Novi Bečej and Vranjevo through History

Explore the extraordinary past of Novi Bečej and Vranjevo through the pages of the book 'Novi Bečej and Vranjevo through History.' Uncover political events, economic development, and cultural heritage of these Banat towns through richly documented stories. Follow the evolution from the earliest days to the present, delving into the intricate threads of political intrigues, economic transformations, and cultural ascensions. Experience the past through the eyes of the author as the pages of the book unfold before you, providing a unique perspective on the life and legacy of these significant locales.

The establishment and role of Savings Banks in Novi Bečej
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Pioneers of the financial sector: The establishment and role of Savings Banks in Novi Bečej

The development of the economy and the establishment of better communication - steamboats, railway construction - contributed to the increase in traffic, and consequently, the need for a new function of money emerged, as a credit means. Credit institutions and banks were formed which, at certain moments, with appropriate guarantees, influenced the increase in traffic in certain areas, companies, and individuals - merchants and craftsmen.

The grain trade, which until the second half of the nineteenth century in Novi Bečej was in the hands of Serbs and Vlachs, increasingly passed into the hands of newly arrived Jews. In the newly emerged economic situation (the growth of capitalist economic relations and the displacement of feudal ones), this trade became more consolidated and concentrated in fewer hands, so it was directed from large economic centers.

Increased traffic could not be served by the cash part of a single owner of money, but had to be pooled by investing in certain savings and credit institutions and banks. Novi Bečej felt such a need already in the mid-nineteenth century.

Jewish merchants and wealthier merchants and craftsmen Hungarians founded the first such institution: the Turkish-Bečej Savings Bank in 1868. The founder and its first director was engineer István Kepeši. The Turkish-Bečej Savings Bank operated under that name until the Second World War, and after the First World War, it was headed by the owner of the printing house and bookstore in Novi Bečej, Giga Jovanović. For many years, the chairman of the board of directors was Imre Deri, a Jew, who was also the director of the Senćan steam sawmill and mill in Novi Bečej. The Savings Bank had its building on the main street, where many shops are located today on the ground floor, and the Social Security Institute on the upper floor.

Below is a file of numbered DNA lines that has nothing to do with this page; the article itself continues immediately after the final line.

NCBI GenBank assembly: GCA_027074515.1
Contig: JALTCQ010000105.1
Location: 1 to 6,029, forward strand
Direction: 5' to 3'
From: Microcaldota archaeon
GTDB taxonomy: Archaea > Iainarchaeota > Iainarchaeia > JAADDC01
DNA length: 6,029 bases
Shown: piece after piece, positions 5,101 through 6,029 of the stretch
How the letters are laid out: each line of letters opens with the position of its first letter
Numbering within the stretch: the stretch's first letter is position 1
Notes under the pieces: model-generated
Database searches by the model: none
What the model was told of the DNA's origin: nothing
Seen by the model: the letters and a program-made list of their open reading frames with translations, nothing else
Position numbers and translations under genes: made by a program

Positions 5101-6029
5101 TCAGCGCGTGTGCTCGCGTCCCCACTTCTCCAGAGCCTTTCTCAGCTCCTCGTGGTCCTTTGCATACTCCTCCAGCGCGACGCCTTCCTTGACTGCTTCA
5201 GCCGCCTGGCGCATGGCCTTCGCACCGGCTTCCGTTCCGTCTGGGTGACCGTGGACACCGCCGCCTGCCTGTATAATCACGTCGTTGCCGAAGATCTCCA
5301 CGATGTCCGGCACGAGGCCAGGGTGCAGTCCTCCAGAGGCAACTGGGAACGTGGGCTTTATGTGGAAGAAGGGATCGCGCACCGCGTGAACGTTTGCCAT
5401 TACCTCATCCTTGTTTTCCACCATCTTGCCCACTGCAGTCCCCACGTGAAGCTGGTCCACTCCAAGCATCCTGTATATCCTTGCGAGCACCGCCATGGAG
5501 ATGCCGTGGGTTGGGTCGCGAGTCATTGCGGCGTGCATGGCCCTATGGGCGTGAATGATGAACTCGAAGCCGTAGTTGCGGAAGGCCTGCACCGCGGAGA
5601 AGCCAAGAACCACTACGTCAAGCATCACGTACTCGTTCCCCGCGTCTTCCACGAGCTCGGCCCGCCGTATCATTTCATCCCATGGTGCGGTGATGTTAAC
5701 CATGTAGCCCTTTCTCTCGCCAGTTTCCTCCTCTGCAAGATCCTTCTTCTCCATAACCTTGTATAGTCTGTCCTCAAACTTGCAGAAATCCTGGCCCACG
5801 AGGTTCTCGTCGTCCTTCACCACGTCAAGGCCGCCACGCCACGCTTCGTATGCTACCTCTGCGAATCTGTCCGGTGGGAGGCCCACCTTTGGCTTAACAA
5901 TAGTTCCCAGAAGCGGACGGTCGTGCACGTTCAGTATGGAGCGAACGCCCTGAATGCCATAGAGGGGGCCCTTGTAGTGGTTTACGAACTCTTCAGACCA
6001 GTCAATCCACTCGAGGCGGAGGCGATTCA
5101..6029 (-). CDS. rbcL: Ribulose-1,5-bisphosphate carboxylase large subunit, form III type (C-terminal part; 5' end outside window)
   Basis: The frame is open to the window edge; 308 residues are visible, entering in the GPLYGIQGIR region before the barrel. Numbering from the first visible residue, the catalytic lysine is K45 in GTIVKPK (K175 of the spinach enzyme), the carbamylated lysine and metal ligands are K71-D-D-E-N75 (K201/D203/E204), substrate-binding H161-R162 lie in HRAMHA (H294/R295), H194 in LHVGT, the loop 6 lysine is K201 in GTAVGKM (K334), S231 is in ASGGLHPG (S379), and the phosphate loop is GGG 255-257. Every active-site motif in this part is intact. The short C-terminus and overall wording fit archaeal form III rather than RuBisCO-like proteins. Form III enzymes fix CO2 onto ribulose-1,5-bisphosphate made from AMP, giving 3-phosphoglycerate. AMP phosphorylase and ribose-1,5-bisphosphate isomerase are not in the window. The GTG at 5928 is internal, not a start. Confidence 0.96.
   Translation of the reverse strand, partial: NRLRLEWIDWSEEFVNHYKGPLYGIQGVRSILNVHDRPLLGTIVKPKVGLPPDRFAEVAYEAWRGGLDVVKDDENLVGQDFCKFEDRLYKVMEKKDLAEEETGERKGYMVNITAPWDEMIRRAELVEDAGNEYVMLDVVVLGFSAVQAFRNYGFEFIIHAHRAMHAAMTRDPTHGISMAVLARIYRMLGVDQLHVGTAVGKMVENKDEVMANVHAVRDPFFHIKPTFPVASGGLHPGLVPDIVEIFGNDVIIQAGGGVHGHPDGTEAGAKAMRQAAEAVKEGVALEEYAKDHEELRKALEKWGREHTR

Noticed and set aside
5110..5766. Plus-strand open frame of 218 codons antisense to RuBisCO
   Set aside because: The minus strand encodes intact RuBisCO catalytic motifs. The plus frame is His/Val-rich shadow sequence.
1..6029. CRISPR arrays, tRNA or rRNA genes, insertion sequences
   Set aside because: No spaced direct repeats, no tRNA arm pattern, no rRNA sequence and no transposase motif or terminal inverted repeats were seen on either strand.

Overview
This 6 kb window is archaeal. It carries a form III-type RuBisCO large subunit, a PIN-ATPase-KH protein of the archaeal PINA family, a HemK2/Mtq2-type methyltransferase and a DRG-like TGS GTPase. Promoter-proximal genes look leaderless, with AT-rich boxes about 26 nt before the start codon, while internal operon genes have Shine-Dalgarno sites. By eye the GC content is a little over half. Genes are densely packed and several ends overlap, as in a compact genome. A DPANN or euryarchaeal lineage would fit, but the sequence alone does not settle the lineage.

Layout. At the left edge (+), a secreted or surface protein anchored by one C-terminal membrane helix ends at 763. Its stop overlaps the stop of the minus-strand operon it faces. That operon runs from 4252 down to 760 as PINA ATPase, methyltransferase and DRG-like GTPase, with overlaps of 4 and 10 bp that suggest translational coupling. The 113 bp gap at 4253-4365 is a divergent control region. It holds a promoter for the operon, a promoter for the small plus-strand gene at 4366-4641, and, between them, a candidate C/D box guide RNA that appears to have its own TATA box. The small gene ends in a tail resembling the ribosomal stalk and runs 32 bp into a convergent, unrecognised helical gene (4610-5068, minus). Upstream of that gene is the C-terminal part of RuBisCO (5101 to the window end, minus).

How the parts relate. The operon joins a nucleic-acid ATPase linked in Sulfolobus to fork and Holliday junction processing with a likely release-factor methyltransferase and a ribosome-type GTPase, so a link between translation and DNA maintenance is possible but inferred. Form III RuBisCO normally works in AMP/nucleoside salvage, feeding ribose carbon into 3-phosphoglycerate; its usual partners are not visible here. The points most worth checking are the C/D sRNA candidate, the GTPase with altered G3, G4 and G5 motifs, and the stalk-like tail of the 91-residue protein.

It didn't take long for the need for such savings banks to arise among other merchants, craftsmen, and even wealthier farmers. Thus, in 1882, the People's Savings Bank d.d. (joint-stock company) was founded in Turkish Bečej. Maletić was at the helm of the savings bank as manager, and it was called Maletić's bank after him, and the building where the savings bank was located until the Second World War was called Maletić's house. It is the building on the corner where the Craftsmen's Hall is today. The bank was liquidated during the period of the Great Depression.

Almost until the Second World War, Novi Bečej had another savings bank - Vranjevačka Serbian Savings Bank. It was founded in 1900 as the Oračka Savings and Loan Association, and in 1905, it was transformed into a joint-stock company. Its board of directors included: Rada Blažin, landowner, Miloš Lalić, landowner, Danilo Kovačev, landowner, Svetozar Marčić, landowner, Miloš Glavaš-Trbić, landowner, all from Vranjevo, Svetozar Tucakov, merchant from Novi Bečej, and Vlada Bajin, landowner from Novi Bečej.

It is important to note for Novi Bečej that Ivan Berić worked in this savings bank as a bookkeeper, whose son Aleksandar Berić, as the commander of the war monitor Drava, died a heroic death, defending the access to the Danube and the rivers of Yugoslavia near Bezdan in the Second World War.

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